Focus On

Criminal Law - Evidence - Admissibility - Prejudicial evidence - Confessions and statements by the accused - Witnesses - Examination - Cross-examination - Range of examination

Thursday, July 21, 2016 @ 8:00 PM  


Appeal by the accused, Worme, from a conviction for first degree murder. In 2008, the victim was tortured and beaten to death in the basement of his home during a robbery. The accused and his girlfriend were invitees of the victim earlier in the evening. The victim awoke later in the evening to find the accused and two others stealing from him. A physical confrontation ensued, during which the victim was beaten to surrender his bank card PIN number. The accused and the other two perpetrators were targeted in the ensuing police investigation. Police learned that one of the other perpetrators called his girlfriend during the assault and told her he was going to kill the victim. After the killing, the two accomplices turned on the accused and stabbed him. He recovered after several days in hospital. Police ran a Mr. Big operation on the accused, in which an undercover police officer posed as a criminal underworld figure in order to gain the accused’s trust. The operation lasted two months and involved 29 scenarios. During the operation, the accused’s account of his role in the killing evolved from being a bystander to full participation. The accused was tried separately prior to the other two suspects. The other two suspects were eventually convicted of manslaughter. At trial, the accused testified and recanted his confession. He maintained that his original account of being a bystander was truthful. He testified that he exaggerated his role to impress the Mr. Big operatives to gain membership into their criminal gang. The accused was convicted by a judge sitting with a jury. The accused appealed.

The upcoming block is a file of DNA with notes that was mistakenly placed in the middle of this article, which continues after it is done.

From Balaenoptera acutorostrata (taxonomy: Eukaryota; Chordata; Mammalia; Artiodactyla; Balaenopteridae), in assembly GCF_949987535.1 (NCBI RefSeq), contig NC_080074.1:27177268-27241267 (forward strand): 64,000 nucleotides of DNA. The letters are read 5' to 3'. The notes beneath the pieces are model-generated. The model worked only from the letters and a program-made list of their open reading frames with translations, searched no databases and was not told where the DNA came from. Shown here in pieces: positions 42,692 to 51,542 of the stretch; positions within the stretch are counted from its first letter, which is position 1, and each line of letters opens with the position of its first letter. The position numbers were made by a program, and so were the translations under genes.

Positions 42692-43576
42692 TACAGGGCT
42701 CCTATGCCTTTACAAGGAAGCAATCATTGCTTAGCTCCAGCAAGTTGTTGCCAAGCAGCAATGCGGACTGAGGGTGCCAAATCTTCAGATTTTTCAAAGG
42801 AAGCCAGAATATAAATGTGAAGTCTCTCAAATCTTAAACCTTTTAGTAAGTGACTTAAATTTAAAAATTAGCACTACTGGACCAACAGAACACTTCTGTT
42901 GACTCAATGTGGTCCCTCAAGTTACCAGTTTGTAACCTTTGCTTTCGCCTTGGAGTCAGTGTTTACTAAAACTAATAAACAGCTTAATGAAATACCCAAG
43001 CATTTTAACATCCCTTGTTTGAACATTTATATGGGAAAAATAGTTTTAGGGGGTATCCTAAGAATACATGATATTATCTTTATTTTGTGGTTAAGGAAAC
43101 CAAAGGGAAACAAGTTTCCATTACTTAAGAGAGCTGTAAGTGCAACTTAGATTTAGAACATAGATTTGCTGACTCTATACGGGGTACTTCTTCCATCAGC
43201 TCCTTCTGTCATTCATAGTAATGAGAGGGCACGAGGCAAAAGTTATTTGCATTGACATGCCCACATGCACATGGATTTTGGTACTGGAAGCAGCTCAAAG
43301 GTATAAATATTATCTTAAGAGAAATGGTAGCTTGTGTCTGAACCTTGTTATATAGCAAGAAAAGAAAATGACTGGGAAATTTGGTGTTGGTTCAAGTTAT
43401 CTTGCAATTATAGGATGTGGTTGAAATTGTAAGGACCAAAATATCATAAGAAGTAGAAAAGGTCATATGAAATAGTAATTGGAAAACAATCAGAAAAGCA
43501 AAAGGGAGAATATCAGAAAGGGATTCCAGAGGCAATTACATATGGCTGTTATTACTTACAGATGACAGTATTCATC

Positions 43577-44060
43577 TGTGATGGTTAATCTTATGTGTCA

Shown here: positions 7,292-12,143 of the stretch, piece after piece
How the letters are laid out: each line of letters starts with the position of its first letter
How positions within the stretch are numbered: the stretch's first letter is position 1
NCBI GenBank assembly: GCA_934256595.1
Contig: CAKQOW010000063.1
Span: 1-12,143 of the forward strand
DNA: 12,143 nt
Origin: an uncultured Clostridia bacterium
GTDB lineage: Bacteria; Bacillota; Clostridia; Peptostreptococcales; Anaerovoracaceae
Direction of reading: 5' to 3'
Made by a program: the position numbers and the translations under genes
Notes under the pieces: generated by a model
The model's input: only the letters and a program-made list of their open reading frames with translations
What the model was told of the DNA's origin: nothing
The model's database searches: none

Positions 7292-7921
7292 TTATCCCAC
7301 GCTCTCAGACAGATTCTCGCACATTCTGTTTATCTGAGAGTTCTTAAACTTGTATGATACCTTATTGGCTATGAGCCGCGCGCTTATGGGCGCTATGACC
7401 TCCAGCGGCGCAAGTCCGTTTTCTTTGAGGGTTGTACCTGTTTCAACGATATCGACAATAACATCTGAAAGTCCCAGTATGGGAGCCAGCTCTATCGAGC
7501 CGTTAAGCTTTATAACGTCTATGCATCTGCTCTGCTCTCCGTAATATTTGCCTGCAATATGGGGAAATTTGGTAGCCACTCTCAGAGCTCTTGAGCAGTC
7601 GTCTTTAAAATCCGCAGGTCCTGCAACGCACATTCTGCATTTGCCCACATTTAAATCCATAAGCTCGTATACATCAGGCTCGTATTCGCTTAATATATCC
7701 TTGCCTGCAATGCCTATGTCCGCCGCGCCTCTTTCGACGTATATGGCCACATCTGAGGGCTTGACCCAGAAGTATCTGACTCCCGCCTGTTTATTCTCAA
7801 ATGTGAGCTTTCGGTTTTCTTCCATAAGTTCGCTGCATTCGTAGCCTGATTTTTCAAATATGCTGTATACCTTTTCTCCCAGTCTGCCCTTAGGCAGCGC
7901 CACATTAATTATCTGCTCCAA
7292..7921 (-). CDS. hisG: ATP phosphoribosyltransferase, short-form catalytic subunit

HELD: Appeal allowed. The pivotal issue for the jury was whether the accused’s confession was true. Defence counsel objected to police testimony stating the accused spoke honestly. The objection was sustained, but the jury was not told to disregard the officer’s opinion. On cross-examination, the police witness disagreed with the proposition that Mr. Big scenarios resulted in false confessions. The trial judge excused the jury and ruled the question to be irrelevant. The jury was instructed to strike the question from their memories, as what had occurred in other cases was not relevant. The police evidence had intruded on the jury’s mandate regarding the truthfulness of the confession by assuring jurors Mr. Big scenarios were employed to elicit truthful statements and safeguard against false confessions. The police evidence undermined the accused’s defence that his confession was nothing more than bravado and effectively shifted the burden of proof to the accused. The prejudicial effect of the police evidence thus outweighed its probative value. Once the Mr. Big confession was introduced to the jury with a stamp of reliability, the only effective means of impeachment was through reference to false confessions in other murder cases. The trial judge thus erred in prohibiting the proposed cross-examination. The curative proviso was not available to save the conviction and a new trial was ordered.